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Blog

Weather forecasting and analysis, space and historic events, climate information

Filtering by Category: Historic Events

6:00 AM | *Weather and the "Battle of Trenton", December 25-26, 1776*

Paul Dorian

December 1776 was a desperate time for George Washington and the American Revolution.  Morale was low, hope for winning the war was diminishing, and the Continental Army led by George Washington was thinning in numbers after many battles lost to the British.  December began with lots of rain and muddy travel conditions for the men which did not help with their spirits.  After retreating through New Jersey, they set up camp in Valley Forge, Pennsylvania where the army was met with very cold weather that led to plenty of ice on the Delaware River.  All in all, things were not looking good for Washington's army.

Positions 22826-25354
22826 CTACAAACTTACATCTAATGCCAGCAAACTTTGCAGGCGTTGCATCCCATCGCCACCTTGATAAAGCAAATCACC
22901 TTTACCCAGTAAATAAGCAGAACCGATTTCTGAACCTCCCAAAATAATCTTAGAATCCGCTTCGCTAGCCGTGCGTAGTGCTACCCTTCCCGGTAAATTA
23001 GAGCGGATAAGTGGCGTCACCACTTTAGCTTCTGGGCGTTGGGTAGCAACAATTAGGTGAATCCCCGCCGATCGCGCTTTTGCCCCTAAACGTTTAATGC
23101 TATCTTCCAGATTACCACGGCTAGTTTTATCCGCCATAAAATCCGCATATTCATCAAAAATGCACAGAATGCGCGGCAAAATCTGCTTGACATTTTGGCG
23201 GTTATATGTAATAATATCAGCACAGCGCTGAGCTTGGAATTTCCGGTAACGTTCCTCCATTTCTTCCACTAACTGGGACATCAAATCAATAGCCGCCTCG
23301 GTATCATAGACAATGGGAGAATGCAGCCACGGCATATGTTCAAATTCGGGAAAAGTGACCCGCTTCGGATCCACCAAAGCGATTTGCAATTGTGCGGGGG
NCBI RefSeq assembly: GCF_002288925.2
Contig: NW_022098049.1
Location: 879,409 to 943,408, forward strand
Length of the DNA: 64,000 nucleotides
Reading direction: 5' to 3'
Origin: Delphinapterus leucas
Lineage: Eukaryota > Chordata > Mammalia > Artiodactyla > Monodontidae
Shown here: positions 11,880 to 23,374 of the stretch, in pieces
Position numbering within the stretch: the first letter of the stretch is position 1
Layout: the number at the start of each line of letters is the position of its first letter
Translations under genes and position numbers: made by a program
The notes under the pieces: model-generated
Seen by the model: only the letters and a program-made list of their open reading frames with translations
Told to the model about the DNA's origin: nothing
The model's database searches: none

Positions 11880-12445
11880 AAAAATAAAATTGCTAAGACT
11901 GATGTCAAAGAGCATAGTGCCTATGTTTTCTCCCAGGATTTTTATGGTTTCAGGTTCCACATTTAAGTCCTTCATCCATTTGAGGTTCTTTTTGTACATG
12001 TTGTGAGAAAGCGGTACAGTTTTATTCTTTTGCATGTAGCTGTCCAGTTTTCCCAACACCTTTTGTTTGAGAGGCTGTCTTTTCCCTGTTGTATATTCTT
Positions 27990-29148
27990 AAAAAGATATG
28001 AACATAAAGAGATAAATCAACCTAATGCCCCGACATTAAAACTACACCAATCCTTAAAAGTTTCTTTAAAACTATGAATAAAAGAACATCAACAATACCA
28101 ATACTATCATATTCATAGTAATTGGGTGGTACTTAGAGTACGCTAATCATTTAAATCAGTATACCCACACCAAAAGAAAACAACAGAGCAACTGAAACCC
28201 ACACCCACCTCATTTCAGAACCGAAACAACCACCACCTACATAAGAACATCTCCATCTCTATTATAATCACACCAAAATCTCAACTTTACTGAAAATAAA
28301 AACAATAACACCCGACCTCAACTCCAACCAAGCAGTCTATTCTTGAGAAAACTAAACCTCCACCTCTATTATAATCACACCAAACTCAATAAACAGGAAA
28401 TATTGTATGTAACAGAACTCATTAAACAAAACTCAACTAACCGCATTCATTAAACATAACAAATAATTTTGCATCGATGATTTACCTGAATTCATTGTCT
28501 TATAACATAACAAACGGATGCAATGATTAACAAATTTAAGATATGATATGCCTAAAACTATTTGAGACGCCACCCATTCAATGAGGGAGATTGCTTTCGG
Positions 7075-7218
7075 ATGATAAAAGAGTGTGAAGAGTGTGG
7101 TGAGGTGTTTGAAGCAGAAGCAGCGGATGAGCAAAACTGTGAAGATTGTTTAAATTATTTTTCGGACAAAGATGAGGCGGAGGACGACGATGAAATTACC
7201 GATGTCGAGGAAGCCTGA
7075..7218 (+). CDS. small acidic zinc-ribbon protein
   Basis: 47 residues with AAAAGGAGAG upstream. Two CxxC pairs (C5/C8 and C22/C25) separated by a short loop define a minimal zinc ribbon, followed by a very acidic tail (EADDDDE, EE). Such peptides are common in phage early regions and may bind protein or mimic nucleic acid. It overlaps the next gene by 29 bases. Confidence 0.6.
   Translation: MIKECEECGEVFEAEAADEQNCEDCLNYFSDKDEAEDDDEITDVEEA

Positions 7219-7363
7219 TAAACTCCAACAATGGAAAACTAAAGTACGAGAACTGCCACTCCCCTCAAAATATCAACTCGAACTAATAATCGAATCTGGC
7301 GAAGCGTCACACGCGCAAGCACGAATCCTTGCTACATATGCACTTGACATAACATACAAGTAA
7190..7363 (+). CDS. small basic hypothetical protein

However, George Washington devised a plan that would change the course of the war and the history of our nation.  With only a week before his soldiers' enlistments expired, Washington had to do something fast.  He decided he would attack Trenton, New Jersey, which the Hessians (German soldiers fighting with the British) controlled.  He planned to cross the Delaware River on Christmas Day and invade Trenton before sunrise on December 26th.  Washington thought this action could catch the Hessians off guard and create a better possibility of victory, thereby boosting the morale of his army.

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11:15 AM | *The role of weather on December 7th, 1941 and a little known important indirect benefit*

Paul Dorian